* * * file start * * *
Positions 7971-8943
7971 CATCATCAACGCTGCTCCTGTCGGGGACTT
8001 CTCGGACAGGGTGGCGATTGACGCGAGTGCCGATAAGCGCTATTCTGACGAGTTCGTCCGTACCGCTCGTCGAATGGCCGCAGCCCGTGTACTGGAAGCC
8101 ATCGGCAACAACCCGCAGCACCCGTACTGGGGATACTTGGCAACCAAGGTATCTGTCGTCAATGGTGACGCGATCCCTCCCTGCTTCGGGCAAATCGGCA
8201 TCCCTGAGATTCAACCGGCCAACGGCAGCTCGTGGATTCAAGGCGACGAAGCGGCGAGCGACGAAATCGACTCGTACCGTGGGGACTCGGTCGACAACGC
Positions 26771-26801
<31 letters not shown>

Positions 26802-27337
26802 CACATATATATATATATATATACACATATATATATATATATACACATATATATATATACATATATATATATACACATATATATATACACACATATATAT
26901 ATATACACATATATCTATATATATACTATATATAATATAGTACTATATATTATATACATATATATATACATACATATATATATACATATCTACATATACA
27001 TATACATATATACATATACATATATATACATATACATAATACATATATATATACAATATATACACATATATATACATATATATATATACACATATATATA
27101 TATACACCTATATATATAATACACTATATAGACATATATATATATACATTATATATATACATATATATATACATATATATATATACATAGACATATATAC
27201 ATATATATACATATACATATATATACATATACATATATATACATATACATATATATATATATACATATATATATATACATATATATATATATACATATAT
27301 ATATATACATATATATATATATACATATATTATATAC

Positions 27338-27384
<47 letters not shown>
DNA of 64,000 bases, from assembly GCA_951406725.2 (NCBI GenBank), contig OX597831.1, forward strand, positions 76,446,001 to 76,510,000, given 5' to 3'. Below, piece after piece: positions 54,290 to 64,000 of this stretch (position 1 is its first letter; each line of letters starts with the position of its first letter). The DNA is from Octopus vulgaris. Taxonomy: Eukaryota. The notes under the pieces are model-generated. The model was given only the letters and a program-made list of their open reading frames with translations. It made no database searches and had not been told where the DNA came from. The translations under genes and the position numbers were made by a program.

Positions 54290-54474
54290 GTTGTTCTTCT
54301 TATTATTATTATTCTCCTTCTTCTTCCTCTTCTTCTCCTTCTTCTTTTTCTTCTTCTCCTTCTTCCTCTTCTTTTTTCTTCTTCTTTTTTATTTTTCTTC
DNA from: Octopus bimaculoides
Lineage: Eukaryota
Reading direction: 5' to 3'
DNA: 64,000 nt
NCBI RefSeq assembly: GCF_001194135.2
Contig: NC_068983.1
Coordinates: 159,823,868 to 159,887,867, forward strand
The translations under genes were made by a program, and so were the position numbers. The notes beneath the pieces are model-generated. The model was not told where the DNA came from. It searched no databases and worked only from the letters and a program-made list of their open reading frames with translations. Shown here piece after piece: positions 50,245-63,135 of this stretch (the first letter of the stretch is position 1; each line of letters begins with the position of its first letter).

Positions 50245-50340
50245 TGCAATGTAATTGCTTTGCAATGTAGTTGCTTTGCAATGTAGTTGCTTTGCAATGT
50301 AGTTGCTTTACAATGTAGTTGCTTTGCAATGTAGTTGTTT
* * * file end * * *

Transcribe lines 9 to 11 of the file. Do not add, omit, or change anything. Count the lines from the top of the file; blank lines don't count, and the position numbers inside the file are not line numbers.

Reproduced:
26802 CACATATATATATATATATATACACATATATATATATATATACACATATATATATATACATATATATATATACACATATATATATACACACATATATAT
26901 ATATACACATATATCTATATATATACTATATATAATATAGTACTATATATTATATACATATATATATACATACATATATATATACATATCTACATATACA
27001 TATACATATATACATATACATATATATACATATACATAATACATATATATATACAATATATACACATATATATACATATATATATATACACATATATATA